Furey endorses Trudeau in upcoming election, but what could that mean for N.L.?

·4 min read
Liberal Leader Justin Trudeau, left, and Newfoundland and Labrador Premier Andrew Furey are greeted as they walk from the Confederation Building in St. John's last month.  (The Canadian Press/Andrew Vaughan - image credit)
Liberal Leader Justin Trudeau, left, and Newfoundland and Labrador Premier Andrew Furey are greeted as they walk from the Confederation Building in St. John's last month. (The Canadian Press/Andrew Vaughan - image credit)
The Canadian Press/Andrew Vaughan
The Canadian Press/Andrew Vaughan

Newfoundland and Labrador Premier Andrew Furey says he is standing by Liberal Leader Justin Trudeau in the upcoming federal election, leaving his opposition to question how it could impact relationships with other candidates.

Furey has taken part in Trudeau's two stops in Newfoundland over the course of the federal campaign, making announcements on child care and the Muskrat Falls project.

In brief comments to CBC News Wednesday, Furey said Trudeau has been "an immense friend to the province of Newfoundland and Labrador," and that he stands by the party leader heading into Sept. 20.

When asked about how endorsing Trudeau could impact relationships with other candidates like poll-leading Conserative Leader Erin O'Toole, Furey said he doesn't see it that way.

"We've written Mr. O'Toole, we've written all the federal leaders as we said we would for their opinions on the agreement in principle, in particular with respect to Muskrat Falls," he said. "But I think you've seen me show a willingness with multiple parties at multiple different times, and that's how you get things done."

When asked about the decisions of other Canadian premiers to largely opt out of endorsing leaders, Furey offered a short response.

"I make my own decisions. You'll have to ask them about theirs," he said.

Furey was unavailable for a full interview, and spoke to CBC News outside Government House while attending the most recent Order of Newfoundland investiture.

Taking sides brings risk, says Opposition

In response to Furey's endorsement, Newfoundland and Labrador Progressive Conservative Leader David Brazil said he would have preferred to see the premier stay neutral in the election.

"I get why he wants to campaign with his Liberal cousins out of Ottawa, but the reality is he's the premier of Newfoundland and Labrador. He represents all the residents of the province, regardless of how they voted," he said.

"Taking a side publicly with one particular party puts at risk the working relationship and the hopes to be able to negotiate what's in the best interest to the people of Newfoundland and Labrador."

Mark Quinn/CBC
Mark Quinn/CBC

While Brazil said he has attended a rally for and spoken with O'Toole over the course of his campaign, he says this instance is different due to Furey holding the title of premier.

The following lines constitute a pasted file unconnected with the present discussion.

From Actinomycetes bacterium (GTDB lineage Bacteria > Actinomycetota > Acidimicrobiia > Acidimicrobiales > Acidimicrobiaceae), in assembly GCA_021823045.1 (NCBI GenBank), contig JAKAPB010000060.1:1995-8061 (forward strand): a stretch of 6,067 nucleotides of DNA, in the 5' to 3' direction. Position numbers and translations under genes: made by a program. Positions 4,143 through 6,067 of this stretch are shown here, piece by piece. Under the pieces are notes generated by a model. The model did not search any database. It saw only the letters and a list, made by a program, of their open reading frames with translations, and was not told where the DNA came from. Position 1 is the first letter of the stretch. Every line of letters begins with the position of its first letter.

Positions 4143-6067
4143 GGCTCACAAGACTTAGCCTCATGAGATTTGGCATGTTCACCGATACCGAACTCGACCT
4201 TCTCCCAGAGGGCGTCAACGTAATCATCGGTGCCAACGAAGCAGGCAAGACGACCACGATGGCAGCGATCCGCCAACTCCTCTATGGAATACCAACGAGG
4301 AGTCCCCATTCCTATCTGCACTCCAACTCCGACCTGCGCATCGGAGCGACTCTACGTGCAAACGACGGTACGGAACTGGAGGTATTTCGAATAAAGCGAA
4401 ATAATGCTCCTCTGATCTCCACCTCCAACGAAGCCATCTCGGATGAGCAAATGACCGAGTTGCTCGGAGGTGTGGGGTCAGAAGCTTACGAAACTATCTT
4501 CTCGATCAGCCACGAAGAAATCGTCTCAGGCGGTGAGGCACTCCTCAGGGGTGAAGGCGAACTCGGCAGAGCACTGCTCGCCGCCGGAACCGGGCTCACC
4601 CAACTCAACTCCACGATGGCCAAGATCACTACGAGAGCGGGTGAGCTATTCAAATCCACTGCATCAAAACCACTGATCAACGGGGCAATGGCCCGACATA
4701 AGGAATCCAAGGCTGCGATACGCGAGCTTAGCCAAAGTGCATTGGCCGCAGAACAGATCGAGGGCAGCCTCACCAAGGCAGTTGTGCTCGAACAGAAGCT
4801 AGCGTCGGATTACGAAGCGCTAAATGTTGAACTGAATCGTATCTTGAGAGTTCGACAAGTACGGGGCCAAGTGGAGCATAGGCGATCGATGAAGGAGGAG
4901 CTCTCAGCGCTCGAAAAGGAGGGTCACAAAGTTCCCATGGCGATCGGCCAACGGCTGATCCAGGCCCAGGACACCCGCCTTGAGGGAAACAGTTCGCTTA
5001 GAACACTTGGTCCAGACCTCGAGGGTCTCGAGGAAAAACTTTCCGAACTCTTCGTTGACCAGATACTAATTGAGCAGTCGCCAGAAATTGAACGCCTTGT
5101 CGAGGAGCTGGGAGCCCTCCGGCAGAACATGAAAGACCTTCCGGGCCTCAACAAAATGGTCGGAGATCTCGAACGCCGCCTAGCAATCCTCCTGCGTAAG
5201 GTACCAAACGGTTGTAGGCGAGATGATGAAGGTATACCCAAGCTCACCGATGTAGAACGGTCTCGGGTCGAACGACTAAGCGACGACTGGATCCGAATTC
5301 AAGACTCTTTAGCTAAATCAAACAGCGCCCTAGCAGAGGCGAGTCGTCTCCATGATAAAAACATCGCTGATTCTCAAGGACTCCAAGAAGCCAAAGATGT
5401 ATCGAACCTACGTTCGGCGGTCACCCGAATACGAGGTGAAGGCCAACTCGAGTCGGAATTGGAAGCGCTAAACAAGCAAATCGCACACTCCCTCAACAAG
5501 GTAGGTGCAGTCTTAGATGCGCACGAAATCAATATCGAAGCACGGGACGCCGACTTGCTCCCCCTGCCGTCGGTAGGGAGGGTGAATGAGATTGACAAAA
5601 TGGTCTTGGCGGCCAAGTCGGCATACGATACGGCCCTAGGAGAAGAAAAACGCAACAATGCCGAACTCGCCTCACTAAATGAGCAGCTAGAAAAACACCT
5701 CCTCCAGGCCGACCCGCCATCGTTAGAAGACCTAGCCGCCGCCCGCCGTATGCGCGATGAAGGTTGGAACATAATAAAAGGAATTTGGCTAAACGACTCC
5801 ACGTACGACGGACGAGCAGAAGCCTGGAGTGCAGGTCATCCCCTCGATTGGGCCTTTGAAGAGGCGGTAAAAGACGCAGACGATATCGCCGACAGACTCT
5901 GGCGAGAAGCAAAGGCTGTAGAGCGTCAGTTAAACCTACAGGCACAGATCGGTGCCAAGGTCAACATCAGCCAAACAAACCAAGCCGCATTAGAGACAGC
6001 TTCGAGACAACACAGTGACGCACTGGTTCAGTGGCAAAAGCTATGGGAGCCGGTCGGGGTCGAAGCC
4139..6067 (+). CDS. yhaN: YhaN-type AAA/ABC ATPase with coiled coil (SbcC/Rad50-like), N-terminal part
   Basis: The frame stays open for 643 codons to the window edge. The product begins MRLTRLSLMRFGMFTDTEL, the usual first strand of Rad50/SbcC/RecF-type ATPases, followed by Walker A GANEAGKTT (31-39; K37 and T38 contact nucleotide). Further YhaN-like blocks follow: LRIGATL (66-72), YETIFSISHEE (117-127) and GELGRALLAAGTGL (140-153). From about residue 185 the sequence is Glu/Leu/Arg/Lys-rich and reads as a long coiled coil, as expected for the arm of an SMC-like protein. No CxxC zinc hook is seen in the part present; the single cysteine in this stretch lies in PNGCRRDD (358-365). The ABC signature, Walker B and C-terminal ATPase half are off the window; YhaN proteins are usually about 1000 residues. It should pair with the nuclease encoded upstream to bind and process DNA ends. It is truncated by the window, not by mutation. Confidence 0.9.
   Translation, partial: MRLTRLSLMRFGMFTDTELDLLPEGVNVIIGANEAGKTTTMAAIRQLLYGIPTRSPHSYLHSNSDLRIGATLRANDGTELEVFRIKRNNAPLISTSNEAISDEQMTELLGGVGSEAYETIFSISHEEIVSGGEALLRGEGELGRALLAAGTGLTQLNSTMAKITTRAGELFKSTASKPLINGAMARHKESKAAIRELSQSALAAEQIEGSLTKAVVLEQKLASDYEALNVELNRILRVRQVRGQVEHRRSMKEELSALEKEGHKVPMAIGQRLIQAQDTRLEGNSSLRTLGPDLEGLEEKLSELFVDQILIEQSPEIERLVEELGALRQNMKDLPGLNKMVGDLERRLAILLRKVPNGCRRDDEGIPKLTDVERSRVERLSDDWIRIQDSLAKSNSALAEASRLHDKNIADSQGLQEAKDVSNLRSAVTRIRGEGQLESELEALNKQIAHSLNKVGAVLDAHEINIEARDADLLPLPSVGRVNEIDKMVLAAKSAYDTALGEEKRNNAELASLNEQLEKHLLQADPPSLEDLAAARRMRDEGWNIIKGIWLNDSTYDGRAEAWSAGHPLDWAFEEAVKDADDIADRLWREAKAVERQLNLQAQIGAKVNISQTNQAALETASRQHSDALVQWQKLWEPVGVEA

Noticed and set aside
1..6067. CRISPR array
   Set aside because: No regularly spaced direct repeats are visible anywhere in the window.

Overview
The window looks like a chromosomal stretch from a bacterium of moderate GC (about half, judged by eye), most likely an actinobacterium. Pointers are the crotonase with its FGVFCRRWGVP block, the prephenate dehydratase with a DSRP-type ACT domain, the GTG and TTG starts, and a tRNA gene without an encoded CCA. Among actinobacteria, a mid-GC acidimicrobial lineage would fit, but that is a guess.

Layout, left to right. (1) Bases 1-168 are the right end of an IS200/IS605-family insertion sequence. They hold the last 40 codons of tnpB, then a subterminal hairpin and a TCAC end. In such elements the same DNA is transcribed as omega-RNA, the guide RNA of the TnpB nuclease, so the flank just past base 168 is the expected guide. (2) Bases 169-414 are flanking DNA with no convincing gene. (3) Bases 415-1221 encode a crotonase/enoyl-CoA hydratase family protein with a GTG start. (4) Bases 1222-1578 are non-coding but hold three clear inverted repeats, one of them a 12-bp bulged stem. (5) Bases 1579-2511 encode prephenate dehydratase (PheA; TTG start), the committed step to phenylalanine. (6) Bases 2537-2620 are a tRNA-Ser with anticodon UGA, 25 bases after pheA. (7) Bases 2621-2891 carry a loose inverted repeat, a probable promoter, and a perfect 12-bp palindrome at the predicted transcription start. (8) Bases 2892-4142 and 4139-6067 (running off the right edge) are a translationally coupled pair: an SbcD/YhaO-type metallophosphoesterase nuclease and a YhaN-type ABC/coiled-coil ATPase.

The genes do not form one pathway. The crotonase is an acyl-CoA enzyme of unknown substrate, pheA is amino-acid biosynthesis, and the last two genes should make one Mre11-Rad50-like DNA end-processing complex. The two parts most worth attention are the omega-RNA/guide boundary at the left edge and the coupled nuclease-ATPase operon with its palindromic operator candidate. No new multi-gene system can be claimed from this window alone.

"He has to speak for all the residents and citizens of this province, and he gets to negotiate with the individual who's going to be prime minister. I don't have that opportunity," Brazil said.

"I would hope the prime minister, whichever party that person is with, is going to be open-minded and obviously very flexible … but you don't want to put anything at risk."

Context is key, say political scientists

Amanda Bittner, a political science professor at Memorial University, said that while a provincial leader endorsing a federal candidate is not unprecedented, the context of the situations where it is done is important.

"Newfoundland and Labrador has a lot of needs. A lot of them are economic, and a lot of them depend on the good will and preferences of the federal government," Bittner said. \

"There's a lot of reasons right now why leaders in Newfoundland and Labrador, and other places across Canada too, would come out clearly in support of particular parties … because they want certain things.


"I think there's always a risk in making political choices no matter what. I think the risk would be greater if the parties weren't the same, so if ... Furey was clearly campaigning for Erin O'Toole," for instance, Bittner added. "The consequences of that decision would be quite substantial, I think."

While leaders like Brazil question the impact of future relationships, political scientist Alex Marland said the endorsement could also benefit the province in the event of a second Liberal minority government.

"There's a big difference between showing up at a rally and showing some support ... and actively campaigning," Marland said.

"If Erin O'Toole becomes prime minister, he's not going to think about that. It would be nice if we lived in a world where [endorsing] didn't happen, but the reality is that politicians understand that you support those in your own party."

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